Recently, the use of wireless networks, and in particular wi-fi, has drawn a lot of attention as a relatively low-cost way of getting fast network access to rural areas and less-developed country like Bangladesh. Wi-fi is not the only wireless networking technology, of course. Packet radio, microwave links and even 3G phone networks could all do a similar job.
But wi-fi is the latest cool thing and — not entirely coincidentally — a growing number of companies and market analysts have started touting it as the next big thing, the focus for a second-generation internet-style boom.
Learn Foundation, a Sylhet-based non-profit charity set up in 1997, has worked to reach computers and the internet to isolated rural areas of Bangladesh, using wireless technology. The Foundation has already built seven radio towers in seven villages in the region and aims to establish a broadband network in a 2,500 square kilometre (965 square mile) area.
which is interesting enough but even more encouragingly, a bit further on in the article …
GrameenPhone ladies provide villagers with a vital link to services such as hospitals and to relatives both at home and abroad, in a country with the lowest number of phones in South Asia. Villagers flock to Village Phone ladies to use a mobile to call relatives, friends or business associates, paying for calls by the minute. The Grameen scheme has been hailed as a successful example of introducing technology to the poor.
The mobile technology has literally changed many village phone ladies’ life. At present, 32,000 village phones are at work in 52 districts and 50,000 Bangladeshi women are making a living as GrameenPhone Ladies, as they are known. And so emerged Bangladesh’s ‘telephone ladies,’ who gained social importance and income from selling wireless service to fellow villagers.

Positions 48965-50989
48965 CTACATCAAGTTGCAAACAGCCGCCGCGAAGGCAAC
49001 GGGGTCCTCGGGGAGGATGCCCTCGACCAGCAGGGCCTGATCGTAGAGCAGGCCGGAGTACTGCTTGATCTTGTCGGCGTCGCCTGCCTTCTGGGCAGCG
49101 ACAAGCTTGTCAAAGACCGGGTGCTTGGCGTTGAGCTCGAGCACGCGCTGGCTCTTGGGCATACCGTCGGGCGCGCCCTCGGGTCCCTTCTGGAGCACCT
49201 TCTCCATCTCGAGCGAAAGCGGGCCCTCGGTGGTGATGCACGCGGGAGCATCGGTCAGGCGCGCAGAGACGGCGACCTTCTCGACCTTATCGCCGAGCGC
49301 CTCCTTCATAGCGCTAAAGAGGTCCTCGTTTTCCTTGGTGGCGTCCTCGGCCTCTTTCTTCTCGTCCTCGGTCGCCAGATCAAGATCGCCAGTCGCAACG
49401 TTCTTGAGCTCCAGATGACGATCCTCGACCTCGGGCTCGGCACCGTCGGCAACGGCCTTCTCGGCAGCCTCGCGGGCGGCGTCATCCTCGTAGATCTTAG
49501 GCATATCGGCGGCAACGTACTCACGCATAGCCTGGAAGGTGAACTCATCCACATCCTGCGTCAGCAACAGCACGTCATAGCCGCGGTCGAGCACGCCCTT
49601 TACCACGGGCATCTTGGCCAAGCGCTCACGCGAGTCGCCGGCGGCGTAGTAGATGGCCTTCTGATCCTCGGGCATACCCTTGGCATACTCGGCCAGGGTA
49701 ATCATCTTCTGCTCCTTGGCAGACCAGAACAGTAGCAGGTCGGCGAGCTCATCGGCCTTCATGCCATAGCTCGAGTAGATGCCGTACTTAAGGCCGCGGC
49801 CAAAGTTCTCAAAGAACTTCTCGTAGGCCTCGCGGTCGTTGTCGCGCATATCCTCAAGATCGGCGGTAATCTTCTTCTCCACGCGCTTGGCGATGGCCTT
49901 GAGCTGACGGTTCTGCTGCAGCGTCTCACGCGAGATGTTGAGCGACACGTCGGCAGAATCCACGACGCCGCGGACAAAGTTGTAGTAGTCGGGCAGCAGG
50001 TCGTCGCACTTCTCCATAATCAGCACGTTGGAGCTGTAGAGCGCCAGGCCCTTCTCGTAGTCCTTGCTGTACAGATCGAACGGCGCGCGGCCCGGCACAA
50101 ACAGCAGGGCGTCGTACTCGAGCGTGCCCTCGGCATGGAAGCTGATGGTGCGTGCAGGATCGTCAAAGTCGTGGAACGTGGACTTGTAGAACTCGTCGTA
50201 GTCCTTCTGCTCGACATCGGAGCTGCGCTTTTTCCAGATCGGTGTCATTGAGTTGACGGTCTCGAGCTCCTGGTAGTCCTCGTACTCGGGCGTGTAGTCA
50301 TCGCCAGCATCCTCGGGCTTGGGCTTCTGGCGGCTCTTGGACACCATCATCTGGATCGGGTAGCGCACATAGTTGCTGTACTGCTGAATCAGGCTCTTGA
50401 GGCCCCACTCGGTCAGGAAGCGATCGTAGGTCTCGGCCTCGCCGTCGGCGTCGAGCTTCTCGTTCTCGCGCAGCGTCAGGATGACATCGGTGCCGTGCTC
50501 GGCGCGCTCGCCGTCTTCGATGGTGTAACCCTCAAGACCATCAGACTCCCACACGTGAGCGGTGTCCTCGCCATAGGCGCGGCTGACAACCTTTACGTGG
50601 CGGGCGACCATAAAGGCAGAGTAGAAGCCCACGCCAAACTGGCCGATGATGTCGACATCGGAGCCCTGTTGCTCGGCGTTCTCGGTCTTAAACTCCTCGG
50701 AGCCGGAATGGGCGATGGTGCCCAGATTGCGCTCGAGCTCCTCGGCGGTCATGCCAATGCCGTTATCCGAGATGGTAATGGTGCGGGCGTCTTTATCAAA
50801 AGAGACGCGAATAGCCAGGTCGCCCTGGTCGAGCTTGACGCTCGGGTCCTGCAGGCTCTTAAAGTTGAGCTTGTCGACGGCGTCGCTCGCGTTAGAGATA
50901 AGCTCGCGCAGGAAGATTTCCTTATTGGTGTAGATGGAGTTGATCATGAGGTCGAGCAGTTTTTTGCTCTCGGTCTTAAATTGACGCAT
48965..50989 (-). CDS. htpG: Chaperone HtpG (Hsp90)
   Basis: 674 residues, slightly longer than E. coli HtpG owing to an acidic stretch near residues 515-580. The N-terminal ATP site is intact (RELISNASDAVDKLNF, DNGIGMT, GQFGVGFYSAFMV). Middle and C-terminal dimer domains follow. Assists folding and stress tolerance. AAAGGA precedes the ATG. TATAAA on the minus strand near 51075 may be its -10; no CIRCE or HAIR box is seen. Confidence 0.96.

The women, who power their phones with solar panels, now make $500 a month, about the same amount as earned by the typical CEO of a Bangladeshi bank and a lot more than a Bangladeshi’s average annual income of $380. As for the villagers there is no more traveling to the city to make phone calls.
Regarding the first bit– what can I say — I’ll soon be able to blog wirelessly on my laptop from a remote village in Sylhet more easily than from the centre of Brum (but I’d have a problem recharging the batteries — I suppose I could try wrestling the solar panels away from the ‘telephone ladies’ … but I expect I’d lose).
On the latter, I seem to remember watching a news report about women in South Africa doing almost exactly the same kind of thing and making a (relative) fortune from it; which kinda begs the question – what are the blokes up to?